Absolutely, if it’s a dietitian that has an understanding and expertise in eating disorders. This person can help you work on your relationship with food while your counselor helps you work on the underlying emotional reasons and thoughts related to your eating disorder. A dietitian that doesn’t understand eating disorders is more likely to do harm to someone with an eating disorder because that person is likely to prescribe diet behaviors and or thinking. The eating disorder part of you will grab ahold of diet mentality, will not let go, and therefore will lead to an increase in the eating disorder.
Nutritionists do not have the same training or degree as Dietitians. I would therefore recommend a Dietitian. See above answer for more information.
Many doctors will not be well versed in eating disorders or working from a weight neutral perspective, which is imperative with working with eating disorders. A doctor who does work with eating disorders and has a weight neutral perspective can be extremely helpful for recovery from an eating disorder. This person can help monitor your health, which can help motivate you to get better, and can help prevent complications from having an eating disorder.
Positive relationships of any kind can help with eating disorder recovery as well as with any healing. The importance is on the relationship being positive (but not perfect). For some, that means distancing from family may be necessary. But if your family is a positive influence and is willing to support you in healing, then this is a very good thing! You may need to teach them how to talk about food and bodies/weight and you may need to teach them how to talk to you but having good relationships with your family will help you.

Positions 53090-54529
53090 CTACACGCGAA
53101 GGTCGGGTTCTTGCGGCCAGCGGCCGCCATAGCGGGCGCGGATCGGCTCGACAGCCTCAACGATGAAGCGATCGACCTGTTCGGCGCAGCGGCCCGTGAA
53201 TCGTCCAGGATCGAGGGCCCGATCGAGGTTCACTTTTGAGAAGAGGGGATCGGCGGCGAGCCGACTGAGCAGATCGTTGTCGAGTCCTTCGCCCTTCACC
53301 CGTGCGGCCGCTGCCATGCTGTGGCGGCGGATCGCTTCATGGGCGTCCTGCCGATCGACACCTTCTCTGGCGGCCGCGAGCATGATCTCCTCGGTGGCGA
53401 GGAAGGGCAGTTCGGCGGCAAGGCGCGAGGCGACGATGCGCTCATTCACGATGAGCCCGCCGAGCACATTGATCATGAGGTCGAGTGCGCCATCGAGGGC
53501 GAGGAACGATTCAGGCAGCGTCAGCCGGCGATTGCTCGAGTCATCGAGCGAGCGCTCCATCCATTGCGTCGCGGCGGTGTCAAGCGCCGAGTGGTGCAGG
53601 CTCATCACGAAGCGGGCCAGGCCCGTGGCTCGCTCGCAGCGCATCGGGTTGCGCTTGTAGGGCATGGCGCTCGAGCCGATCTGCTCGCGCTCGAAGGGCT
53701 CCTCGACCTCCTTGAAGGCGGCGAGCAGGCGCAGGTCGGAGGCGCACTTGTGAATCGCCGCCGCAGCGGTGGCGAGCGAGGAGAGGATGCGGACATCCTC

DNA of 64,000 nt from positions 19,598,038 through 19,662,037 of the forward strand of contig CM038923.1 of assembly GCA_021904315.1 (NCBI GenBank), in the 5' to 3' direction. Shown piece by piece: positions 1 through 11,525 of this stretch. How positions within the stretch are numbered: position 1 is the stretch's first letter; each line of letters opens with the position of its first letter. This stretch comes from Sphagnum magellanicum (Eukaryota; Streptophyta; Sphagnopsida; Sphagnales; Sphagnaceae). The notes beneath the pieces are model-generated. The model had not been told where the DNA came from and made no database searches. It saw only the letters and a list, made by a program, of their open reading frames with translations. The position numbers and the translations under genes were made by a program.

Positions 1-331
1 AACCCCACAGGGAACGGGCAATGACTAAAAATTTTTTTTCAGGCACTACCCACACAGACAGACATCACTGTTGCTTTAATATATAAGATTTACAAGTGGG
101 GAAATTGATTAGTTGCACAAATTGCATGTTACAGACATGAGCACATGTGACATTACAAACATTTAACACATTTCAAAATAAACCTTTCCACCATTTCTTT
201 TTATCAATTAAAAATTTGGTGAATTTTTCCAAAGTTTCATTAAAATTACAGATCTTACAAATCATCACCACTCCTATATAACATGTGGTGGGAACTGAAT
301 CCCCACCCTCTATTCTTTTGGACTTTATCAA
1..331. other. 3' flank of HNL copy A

Depending on the severity of your eating disorder depends on the help you will need. Perhaps the best way to start the process is to contact a counselor that specializes in eating disorders. This person can help assess what treatment you need and can help you find the help that’s best for you. It could be that out-patient treatment is enough. It might mean that you start at the in-patient level of care. It might be helpful to have a team of providers like a medical doctor and a dietitian helping. Often a counselor is the best place to start the process and add help from that point.
Let your friend know that you are concerned and why you are concerned. Tell your friend which behaviors concern you the most, such as “I notice you don’t eat a lot and I’m concerned you are undereating on purpose.” Don’t be afraid to just name it but also recognize your friend may not be ready to accept your help or feedback. If your friend becomes angry, it may be best to let it go for now. Please bring it back up again, however. Even if your friend seems upset with you, they likely really are glad you “see” them and are willing to let them know you are concerned. Ultimately, it is up to your friend to get the help, not you. You can’t make them get help but you can certainly tell them how you feel and encourage them to get help.
Antidepressants can at times help with eating disorders. However, it’s best not to rely on them for treatment. It’s important to get help from an eating disorder trained counselor and/or dietitian and other providers to get support that only working with other human beings can provide.